With traffic incidents the most common cause of death worldwide for people ages 10 to 24, safer car designs are not enough if we continue to drive recklessly.
Pole Position: Apply racing standards to the roads to make them safer
Only 11 per cent of Emiratis wear seat belts, according to statistics published on the Abu Dhabi Health Authority's website (www.roadsafety.ae). This is absolutely staggering and may go some way to explaining why seven out of every 10 deaths in the emirate are caused by "road traffic injuries". Did you know that road accidents are the leading cause of death worldwide among people between 10 and 24 years? More than 1,000 young people die every day on the world's roads.
While car manufacturers work very hard to design safer cars, responsibility ultimately rests with the driver and there is no doubt that significant improvements will only come from awareness and education rather than from safer cars. The UN has initiated a worldwide campaign called the UN Decade of Action for Road Safety and this is fully supported by the governing body of motorsport, FIA. Can the local motorsport community have any effect?
It would seem so. Last week saw the launch of an Oman National Formula Team (ONFT) in Muscat whose primary goal is to represent Oman in the Formula Gulf 1000 single-seater race series.
ONFT was launched under the auspices of His Highness Sayyid Faisal bin Turki al Said, CEO, Brand Oman Management Unit. Interestingly, the key theme of the launch was road safety. Officials announced that ONFT has much to do to help curb the menace of road accidents and to reduce fatalities on Omani roads. "We, as responsible individuals and as racers of the country, are committed to road safety and we are ready to go that extra mile in spreading awareness and in educating the public of the necessity of road safety", noted Omani racers Haitham bin Suleiman al Saqri and Maher bin Suleiman al Shibani.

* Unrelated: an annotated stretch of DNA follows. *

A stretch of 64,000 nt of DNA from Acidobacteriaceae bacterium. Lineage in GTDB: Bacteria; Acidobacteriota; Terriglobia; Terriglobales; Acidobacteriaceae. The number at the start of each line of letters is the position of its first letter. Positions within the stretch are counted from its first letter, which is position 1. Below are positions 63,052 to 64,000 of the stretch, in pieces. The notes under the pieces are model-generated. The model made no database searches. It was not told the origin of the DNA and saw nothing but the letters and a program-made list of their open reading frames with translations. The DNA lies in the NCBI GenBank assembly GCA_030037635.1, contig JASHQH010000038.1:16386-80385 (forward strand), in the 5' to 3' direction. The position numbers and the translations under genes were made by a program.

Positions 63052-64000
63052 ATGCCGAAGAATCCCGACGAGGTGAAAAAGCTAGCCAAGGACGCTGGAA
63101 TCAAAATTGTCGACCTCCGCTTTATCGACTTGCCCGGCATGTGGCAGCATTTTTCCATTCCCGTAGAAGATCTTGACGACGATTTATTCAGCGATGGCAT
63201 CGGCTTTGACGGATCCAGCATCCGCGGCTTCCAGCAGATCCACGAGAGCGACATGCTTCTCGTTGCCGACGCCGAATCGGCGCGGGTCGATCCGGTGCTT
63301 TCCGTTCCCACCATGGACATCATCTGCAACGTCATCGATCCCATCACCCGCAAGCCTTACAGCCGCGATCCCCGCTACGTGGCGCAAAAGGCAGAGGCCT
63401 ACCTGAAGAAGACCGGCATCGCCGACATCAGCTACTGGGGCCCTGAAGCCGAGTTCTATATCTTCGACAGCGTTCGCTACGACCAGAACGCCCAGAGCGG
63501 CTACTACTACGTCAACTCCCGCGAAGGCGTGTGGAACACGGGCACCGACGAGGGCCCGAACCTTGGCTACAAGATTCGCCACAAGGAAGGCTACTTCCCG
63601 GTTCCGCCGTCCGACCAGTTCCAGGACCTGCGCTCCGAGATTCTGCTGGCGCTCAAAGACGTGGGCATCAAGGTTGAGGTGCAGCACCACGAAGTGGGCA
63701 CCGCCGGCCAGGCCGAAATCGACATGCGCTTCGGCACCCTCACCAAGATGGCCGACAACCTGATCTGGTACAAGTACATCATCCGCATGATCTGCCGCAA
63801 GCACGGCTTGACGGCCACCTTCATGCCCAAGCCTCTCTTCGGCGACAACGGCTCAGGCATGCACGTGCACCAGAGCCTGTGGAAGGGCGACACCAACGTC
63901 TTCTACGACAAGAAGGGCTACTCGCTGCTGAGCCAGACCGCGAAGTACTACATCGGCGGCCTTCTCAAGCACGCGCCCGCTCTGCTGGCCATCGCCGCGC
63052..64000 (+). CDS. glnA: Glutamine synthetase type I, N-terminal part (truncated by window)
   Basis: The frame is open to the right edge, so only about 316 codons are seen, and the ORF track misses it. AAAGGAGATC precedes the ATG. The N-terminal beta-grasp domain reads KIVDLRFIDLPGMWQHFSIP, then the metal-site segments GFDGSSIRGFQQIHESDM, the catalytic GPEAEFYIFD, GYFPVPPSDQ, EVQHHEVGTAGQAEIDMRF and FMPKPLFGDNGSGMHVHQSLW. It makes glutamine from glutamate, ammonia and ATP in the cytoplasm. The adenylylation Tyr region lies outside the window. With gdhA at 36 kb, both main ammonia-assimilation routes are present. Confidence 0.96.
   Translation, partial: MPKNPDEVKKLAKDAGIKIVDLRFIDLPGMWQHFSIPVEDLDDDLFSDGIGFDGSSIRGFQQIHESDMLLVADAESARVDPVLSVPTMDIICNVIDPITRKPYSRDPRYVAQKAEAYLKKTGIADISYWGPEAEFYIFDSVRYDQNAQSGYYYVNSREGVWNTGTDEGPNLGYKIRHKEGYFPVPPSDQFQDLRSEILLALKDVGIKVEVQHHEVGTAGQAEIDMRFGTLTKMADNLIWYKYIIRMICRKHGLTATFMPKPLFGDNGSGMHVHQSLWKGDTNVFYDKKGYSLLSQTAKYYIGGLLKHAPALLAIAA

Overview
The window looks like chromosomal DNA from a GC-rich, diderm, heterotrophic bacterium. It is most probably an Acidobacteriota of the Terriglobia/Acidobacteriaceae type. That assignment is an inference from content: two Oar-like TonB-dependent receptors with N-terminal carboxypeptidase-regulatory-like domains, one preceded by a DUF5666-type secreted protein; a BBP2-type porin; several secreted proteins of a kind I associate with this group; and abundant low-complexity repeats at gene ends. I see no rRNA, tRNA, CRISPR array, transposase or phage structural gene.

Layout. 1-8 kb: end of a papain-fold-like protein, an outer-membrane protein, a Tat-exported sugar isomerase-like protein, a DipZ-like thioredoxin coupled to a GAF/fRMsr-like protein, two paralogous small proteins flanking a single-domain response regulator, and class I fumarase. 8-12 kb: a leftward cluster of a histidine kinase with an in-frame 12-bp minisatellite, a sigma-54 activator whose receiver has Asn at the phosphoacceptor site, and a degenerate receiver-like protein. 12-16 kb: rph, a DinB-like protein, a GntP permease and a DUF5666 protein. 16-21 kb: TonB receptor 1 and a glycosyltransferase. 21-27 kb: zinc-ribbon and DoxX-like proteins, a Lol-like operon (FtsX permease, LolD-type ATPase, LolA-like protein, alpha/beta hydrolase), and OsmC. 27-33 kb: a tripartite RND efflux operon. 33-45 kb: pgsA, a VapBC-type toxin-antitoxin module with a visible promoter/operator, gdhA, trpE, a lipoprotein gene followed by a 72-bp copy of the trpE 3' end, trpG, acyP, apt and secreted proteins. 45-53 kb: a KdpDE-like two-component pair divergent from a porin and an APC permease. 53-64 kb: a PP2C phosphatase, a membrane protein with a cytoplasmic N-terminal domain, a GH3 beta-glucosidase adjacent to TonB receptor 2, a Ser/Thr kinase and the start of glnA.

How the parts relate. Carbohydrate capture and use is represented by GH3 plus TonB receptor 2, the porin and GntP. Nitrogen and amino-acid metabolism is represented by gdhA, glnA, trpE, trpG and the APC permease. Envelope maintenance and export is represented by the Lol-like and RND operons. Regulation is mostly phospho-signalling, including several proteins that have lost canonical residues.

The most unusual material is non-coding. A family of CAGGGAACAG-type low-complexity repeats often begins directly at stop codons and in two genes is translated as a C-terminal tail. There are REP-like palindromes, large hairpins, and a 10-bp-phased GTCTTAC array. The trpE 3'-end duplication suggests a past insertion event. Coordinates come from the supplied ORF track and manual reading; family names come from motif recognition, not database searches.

They said they will leave no stone unturned in joining forces with all segments of the sultanate's society to help reduce the number of fatalities resulting from road accidents as per the sultanate's vision and commitment to the UN's Decade of Action on road safety. Haitham and Maher are already conducting seminars and campaigns to shed light on the importance of road safety in the Muscat region, and to achieve this they have tied up with several government and private organisations.
My experience of taking a 20-year-old Emirati racing driver to present to a large group of local university students at Yas Marina Circuit last year showed that young people will take notice of someone they respect, and it was clear that a trained racing driver is a great role model when it comes to trying to influence young people. Haitham and Maher are doing a very important job in Oman and they should be very proud of themselves.
Racing drivers must pass a challenging skills assessment before being allowed to hold a race licence, are not allowed to hold a mobile phone while racing, have to wear seat belts and safety equipment at all times, observe a 60kph speed limit when driving in the pit lane and have their driving standards scrutinised at all times during a race. Pity this cannot be applied to the roads.
Barry Hope is a director of GulfSport Racing, which is hoping to produce the first Arab F1 driver through the FG1000 race series. Pole Position appears every week in Motoring. Join the UAE racing community online at www.single seaterblog.com